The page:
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Author: Søren Frank
What is the ocean’s role in human and planetary history? How have writers, sailors, painters, scientists, historians, and philosophers from across time and space poetically envisioned the oceans and depicted human entanglements with the sea? In order to answer these questions, Søren Frank covers an impressive range of material in A Poetic History of the Oceans: Greek, Roman and Biblical texts, an Icelandic Saga, Shakespearean drama, Jens Munk’s logbook, 19th century-writers such as James Fenimore Cooper, Herman Melville, Jules Michelet, Victor Hugo, Jules Verne, Jonas Lie, and Joseph Conrad as well as their 20th and 21st century-heirs like J. G. Ballard, Jens Bjørneboe, and Siri Ranva Hjelm Jacobsen.
A Poetic History of the Oceans promotes what Frank labels an amphibian comparative literature and mobilises recent theoretical concepts and methodological developments in Blue Humanities, Blue Ecology, and New Materialism to shed new light on well-known texts and introduce readers to important, but lesser-known Scandinavian literary engagements with the sea.
Postcolonial Literatures of Climate Change investigates the evolving nature of postcolonial literary criticism in response to global, regional, and local environmental transformations brought about by climate change. It builds upon, and extends, previous studies in postcolonial ecocriticism to demonstrate how the growing awareness of human-caused global warming has begun to permeate literary consciousness, praxis and analysis. The breadth of the volume’s coverage – the diversity of its focal locations, cultures, genres and texts – serves as a salient reminder that, while climate change is global, its impacts vary, effecting peoples from place to place unequally, and often in accordance with their particular historical experience of colonialism and neo-colonialism, as well as their ongoing marginalisations.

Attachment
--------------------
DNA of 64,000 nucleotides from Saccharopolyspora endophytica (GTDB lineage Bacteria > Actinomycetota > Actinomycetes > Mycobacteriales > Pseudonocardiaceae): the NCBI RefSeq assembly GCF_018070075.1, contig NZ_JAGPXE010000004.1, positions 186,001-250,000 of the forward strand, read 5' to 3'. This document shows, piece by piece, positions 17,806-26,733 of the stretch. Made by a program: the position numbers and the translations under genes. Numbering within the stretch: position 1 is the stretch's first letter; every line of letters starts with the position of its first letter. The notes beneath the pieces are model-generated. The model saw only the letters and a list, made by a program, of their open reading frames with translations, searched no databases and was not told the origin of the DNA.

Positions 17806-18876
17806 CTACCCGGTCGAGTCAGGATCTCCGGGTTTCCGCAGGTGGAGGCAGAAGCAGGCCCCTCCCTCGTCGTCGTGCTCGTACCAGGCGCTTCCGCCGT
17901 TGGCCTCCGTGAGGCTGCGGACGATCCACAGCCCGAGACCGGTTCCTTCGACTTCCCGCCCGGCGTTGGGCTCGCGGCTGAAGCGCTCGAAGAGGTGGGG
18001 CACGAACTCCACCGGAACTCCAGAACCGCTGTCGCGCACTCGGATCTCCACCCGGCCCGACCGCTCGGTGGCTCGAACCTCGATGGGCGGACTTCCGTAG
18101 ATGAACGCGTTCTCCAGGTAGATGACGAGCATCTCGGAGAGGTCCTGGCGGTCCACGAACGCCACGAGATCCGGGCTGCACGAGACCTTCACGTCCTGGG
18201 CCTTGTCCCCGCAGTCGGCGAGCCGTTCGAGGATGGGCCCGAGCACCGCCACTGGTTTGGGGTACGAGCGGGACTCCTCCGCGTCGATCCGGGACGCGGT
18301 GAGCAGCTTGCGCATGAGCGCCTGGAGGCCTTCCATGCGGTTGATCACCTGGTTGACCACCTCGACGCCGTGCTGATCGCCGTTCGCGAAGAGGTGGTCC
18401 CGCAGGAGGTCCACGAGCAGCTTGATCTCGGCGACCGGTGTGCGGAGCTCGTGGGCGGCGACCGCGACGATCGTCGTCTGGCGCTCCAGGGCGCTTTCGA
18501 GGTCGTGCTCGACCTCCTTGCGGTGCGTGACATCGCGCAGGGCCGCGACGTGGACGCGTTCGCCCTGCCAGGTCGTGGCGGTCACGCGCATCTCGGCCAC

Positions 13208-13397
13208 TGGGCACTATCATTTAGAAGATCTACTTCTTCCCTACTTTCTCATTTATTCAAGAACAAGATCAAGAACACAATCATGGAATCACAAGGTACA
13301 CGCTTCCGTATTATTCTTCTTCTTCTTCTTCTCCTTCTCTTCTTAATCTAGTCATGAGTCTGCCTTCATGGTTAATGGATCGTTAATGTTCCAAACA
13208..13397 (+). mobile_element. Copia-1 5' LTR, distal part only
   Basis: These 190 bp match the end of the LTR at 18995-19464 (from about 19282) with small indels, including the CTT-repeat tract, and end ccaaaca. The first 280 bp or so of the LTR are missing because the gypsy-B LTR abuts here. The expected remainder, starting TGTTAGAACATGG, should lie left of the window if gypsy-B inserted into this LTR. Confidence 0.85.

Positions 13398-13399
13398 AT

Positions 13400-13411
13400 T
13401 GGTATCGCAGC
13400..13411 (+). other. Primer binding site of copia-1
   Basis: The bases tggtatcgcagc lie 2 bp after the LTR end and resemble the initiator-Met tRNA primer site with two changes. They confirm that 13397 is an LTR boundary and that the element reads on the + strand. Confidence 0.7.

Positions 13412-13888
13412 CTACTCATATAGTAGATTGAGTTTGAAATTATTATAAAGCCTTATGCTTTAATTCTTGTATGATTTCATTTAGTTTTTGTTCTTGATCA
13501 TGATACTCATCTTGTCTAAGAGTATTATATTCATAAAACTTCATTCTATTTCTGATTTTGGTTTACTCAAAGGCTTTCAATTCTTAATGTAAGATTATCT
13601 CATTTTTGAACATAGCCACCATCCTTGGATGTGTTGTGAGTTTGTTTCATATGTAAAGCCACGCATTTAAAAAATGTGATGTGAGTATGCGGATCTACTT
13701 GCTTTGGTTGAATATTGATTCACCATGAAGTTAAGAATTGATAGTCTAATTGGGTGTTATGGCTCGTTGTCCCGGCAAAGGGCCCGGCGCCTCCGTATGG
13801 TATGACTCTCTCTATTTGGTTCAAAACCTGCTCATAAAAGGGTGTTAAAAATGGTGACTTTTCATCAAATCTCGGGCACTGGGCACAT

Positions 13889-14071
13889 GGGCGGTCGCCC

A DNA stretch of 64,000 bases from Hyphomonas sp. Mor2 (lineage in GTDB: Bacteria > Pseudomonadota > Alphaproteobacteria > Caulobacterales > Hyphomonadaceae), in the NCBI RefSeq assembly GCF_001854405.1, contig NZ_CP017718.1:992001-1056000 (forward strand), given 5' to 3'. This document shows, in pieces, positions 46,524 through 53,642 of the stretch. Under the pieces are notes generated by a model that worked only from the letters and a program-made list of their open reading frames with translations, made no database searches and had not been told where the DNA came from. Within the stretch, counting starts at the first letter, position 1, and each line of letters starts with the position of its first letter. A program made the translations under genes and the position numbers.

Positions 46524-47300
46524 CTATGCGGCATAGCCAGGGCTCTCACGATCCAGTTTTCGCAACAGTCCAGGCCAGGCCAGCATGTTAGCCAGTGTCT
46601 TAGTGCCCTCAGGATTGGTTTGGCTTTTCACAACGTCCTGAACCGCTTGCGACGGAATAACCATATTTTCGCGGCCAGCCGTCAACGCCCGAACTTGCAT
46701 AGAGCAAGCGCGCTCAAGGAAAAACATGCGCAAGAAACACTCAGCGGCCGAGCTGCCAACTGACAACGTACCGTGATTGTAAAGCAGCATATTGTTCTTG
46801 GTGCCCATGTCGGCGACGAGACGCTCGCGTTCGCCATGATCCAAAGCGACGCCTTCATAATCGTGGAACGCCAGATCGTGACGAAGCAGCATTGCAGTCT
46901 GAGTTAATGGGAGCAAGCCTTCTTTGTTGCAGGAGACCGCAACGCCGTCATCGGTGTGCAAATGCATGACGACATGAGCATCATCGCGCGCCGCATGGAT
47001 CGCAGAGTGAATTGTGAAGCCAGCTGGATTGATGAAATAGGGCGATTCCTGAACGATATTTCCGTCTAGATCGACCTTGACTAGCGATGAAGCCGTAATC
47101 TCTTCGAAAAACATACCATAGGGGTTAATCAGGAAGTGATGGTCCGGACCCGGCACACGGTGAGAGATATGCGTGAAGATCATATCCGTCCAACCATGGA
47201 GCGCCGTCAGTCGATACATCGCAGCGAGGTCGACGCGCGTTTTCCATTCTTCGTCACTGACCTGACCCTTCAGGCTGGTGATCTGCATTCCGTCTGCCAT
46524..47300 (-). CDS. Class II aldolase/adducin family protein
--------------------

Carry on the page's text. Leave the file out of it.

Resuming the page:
“Demonstrating the urgency of invoking novel epistemological approaches combining the scientific and the imaginative, this book is a “must read” for those concerned about the present and potential impacts of climate change on formerly colonised areas of the world. The comprehensive and illuminating Introduction offers a crucial history and current state of postcolonial ecocriticism as it has been and is addressing climate crises.”
- Helen Tiffin, University of Wollongong

“The broad focus on the polar regions, the Pacific and the Caribbean – with added essays on environmental justice/activism in India and Egypt – opens up rich terrain for examination under the rubric of postcolonial and ecocritical analysis, not only expanding recent studies in this field but also enabling new comparisons and conceptual linkages.” - Helen Gilbert, Royal Holloway, University of London

“The subject is topical and vital and will become even more so as the problem of how to reconcile the demands of climate change with the effects on regions and individual nations already damaged by the economic effects of colonisation and the subsequent inequalities resulting from neo-colonialism continues to grow.” - Gareth Griffiths, Em. Prof. University of Western Australia

Combining theoretical and empirical approaches, this volume offers a wide-ranging survey of periodical research today. It illustrates the shift from content-related investigations and archival recovery to multidisciplinary analyses which consider, for instance, how magazines, newspapers, and other serial print products shape our opinions and help us to form like-minded communities. International specialists explore periodicals as relational artefacts, highlighting editorial constellations, material conditions, translation, design, marketing, and the consumption of newspapers and magazines from the late seventeenth to the twenty-first century. A must-read for academic and interested readers who wish to explore new and relevant ways to analyze periodicals.
Poverty and precarity are among the most pressing social issues of today and have become a significant thematic focus and analytical tool in the humanities in the last two decades. This volume brings together an international group of scholars who investigate conceptualisations of poverty and precarity from the perspective of literary and cultural studies as well as linguistics. Analysing literature, visual arts and news media from across the postcolonial world, they aim at exploring the frameworks of representation that impact affective and ethical responses to disenfranchised groups and precarious subjects. Case studies focus on intersections between precarity and race, class, and gender, institutional frameworks of publishing, environmental precarity, and the framing of refugees and migrants as precarious subjects.

Contributors: Clelia Clini, Geoffrey V. Davis, Dorothee Klein, Sue Kossew, Maryam Mirza, Anna Lienen, Julia Hoydis, Susan Nalugwa Kiguli, Sule Emmanuel Egya, Malcolm Sen, Jan Rupp, J.U. Jacobs, Julian Wacker, Andreas Musolff, Janet M. Wilson